Written by David Leiter and Sarah Litke
On Capitol Hill this month, Congress is focusing on passing a six-month continuing resolution, which was agreed to prior to the August recess by both chambers as well as the president. The continuing resolution would extend fiscal year 2012 funding levels for six months, thus allowing the federal government to remain open and funded through the elections, or until March 27, 2012. While the resolution contains funding for energy and environment programs, it also includes a prohibition that bars the Department of Energy from enforcing light bulb efficiency standards.
With Congress departing for final campaigning before the November elections, most legislative negotiations will have to wait until the lame duck session. At the end of the year, House and Senate leaders will discuss the expiring production tax credit, a per gallon tax credit for cellulosic biofuel, and a number of other energy provisions. Other issues that may receive attention during the lame duck session include energy efficiency legislation, defense reauthorization—particularly the Navy’s use of biofuels—and the Farm bill, which includes an energy title and expires at the end of the month.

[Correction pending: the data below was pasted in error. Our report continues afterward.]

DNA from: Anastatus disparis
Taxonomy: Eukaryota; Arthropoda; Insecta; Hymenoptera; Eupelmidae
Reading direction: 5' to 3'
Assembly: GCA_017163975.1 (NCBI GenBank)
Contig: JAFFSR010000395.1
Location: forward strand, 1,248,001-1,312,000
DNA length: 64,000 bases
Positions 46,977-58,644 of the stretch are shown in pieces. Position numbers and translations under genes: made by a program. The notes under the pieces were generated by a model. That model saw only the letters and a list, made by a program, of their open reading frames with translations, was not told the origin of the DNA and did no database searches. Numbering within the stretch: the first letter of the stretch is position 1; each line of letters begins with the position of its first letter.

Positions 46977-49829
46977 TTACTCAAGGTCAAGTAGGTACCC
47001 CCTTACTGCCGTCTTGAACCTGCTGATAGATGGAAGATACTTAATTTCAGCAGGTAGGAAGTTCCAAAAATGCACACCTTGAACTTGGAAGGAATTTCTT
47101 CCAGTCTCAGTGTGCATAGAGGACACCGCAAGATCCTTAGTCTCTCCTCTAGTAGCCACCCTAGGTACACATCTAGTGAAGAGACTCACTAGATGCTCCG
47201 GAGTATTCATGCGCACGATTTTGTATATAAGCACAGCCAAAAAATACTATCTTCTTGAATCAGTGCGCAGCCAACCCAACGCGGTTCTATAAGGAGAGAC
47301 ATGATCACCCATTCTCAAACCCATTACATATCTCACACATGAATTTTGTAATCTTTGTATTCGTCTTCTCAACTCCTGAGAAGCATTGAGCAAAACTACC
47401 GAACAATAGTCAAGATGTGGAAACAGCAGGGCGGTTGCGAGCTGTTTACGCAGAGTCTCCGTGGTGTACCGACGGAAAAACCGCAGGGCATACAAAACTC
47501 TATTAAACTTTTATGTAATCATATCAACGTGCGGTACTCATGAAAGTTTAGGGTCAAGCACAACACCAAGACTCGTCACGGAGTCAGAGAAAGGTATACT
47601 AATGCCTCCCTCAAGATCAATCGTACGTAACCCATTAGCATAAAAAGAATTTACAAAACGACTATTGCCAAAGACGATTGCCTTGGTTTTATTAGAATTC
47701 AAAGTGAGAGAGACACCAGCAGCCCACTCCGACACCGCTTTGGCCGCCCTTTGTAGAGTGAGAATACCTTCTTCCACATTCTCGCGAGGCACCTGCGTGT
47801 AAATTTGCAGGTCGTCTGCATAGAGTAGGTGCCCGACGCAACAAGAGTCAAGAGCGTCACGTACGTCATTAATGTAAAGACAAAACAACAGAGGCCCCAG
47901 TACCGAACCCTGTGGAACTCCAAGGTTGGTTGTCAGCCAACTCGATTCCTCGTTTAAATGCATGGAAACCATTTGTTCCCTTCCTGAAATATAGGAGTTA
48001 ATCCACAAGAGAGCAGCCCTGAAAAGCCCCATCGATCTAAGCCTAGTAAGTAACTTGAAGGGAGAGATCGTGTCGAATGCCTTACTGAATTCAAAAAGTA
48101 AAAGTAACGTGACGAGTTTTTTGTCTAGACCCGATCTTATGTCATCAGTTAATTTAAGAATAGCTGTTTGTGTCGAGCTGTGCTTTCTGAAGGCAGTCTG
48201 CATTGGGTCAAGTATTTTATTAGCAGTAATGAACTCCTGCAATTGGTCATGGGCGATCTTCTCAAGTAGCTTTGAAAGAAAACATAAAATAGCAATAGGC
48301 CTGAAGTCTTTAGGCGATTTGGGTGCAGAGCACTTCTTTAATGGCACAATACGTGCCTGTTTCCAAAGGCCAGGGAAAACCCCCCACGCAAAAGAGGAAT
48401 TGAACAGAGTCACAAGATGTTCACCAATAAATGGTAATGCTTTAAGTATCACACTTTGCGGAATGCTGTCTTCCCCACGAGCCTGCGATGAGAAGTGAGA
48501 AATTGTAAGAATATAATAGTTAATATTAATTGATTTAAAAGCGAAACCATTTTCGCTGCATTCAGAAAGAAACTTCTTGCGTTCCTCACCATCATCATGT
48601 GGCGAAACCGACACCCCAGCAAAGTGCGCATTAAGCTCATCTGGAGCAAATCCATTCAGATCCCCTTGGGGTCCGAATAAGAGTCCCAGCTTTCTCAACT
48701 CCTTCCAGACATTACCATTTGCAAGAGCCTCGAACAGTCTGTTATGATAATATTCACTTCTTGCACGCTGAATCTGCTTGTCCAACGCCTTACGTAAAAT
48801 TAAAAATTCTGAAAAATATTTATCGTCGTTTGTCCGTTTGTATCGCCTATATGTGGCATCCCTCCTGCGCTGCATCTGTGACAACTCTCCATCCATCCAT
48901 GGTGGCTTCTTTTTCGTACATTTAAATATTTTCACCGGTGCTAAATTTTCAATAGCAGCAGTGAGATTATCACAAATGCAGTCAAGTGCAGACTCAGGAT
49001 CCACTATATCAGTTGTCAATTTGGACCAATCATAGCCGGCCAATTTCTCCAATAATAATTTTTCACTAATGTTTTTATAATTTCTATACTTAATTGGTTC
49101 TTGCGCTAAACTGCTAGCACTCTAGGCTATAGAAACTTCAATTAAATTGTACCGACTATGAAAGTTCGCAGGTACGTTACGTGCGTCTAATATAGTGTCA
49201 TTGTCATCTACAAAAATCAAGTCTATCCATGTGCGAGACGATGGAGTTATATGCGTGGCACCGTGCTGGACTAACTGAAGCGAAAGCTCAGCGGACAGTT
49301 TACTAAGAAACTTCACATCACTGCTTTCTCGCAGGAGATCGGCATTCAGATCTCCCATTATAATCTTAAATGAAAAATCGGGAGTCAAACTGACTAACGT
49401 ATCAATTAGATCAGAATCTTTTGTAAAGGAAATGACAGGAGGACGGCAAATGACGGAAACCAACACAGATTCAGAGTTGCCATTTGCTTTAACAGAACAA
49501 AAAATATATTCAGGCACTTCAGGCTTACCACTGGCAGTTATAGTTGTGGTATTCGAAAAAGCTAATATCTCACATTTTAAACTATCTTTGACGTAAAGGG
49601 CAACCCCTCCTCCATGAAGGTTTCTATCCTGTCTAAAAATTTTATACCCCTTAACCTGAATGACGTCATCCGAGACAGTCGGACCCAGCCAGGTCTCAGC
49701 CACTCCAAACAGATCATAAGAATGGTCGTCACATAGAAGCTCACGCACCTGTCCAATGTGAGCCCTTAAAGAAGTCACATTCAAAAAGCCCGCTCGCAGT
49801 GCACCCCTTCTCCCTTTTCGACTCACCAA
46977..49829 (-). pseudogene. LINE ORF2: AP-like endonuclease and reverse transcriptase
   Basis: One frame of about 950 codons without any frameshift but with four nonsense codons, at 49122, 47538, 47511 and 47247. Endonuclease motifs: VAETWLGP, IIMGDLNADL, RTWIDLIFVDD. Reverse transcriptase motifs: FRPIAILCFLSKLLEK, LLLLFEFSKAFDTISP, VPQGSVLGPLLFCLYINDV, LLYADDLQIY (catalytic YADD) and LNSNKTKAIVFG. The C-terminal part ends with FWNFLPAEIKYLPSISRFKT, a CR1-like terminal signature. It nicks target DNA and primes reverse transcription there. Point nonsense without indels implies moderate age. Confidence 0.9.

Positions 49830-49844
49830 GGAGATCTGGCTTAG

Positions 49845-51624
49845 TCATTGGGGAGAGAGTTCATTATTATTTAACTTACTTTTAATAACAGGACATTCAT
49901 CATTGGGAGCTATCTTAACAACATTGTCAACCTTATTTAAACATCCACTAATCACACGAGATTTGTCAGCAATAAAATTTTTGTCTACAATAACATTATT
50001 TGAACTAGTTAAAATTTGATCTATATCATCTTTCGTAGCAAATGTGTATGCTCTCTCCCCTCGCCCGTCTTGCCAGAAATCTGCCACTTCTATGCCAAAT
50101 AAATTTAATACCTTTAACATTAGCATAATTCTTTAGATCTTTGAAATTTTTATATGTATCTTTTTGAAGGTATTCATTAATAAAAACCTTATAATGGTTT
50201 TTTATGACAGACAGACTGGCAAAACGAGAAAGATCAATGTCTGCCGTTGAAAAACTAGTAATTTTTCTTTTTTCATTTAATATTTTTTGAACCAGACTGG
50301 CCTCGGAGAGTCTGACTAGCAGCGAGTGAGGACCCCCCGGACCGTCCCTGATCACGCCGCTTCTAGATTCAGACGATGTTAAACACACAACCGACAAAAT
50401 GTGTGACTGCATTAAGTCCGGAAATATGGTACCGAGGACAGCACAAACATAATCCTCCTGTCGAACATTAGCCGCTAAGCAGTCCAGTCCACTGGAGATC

In other news, on September 14, 2012, the House approved, on a largely party-line vote of 245 to161, the No More Solyndras Act (H.R. 6213). The measure would end a Department of Energy loan guarantee program but would allow billions of dollars in pending loan guarantee application for nuclear and fossil energy projects to continue. The legislation would prohibit the agency from making new commitments for loan guarantee applications after 2011, but about 50 pending applications could still be considered. The program has $30.5 billion in authority for nuclear and fossil energy projects, and about $4.5 billion remains for renewable energy projects. For more regulatory updates, please see the ML Strategies weekly Energy and Environmental Updates.